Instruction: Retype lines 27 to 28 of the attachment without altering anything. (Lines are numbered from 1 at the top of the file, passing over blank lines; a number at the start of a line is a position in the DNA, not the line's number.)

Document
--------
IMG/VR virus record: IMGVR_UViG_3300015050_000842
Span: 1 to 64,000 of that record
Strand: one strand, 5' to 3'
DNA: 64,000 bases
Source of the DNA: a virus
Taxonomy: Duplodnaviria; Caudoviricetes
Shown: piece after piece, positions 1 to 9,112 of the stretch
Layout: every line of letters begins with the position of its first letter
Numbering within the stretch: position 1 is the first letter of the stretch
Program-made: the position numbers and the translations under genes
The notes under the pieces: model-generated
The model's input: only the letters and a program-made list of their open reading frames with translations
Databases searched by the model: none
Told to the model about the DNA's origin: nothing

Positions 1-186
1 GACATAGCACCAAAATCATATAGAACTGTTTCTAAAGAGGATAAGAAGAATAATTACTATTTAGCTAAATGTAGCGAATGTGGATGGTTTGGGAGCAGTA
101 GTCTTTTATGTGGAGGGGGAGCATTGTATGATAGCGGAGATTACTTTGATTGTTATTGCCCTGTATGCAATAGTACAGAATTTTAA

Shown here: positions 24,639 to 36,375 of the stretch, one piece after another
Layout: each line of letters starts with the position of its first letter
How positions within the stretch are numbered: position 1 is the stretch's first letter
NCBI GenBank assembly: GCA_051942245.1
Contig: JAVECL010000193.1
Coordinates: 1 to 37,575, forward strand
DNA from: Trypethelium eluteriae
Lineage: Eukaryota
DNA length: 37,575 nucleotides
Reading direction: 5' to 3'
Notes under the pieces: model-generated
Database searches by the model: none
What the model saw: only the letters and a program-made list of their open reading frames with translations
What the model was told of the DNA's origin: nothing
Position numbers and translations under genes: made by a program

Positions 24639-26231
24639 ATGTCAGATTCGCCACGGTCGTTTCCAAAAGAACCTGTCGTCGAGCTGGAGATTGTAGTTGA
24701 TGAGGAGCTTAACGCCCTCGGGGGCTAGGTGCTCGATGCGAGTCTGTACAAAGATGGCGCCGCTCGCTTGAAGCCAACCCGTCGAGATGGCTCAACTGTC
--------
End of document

Reading direction: 5' to 3'
Notes under the pieces: model-generated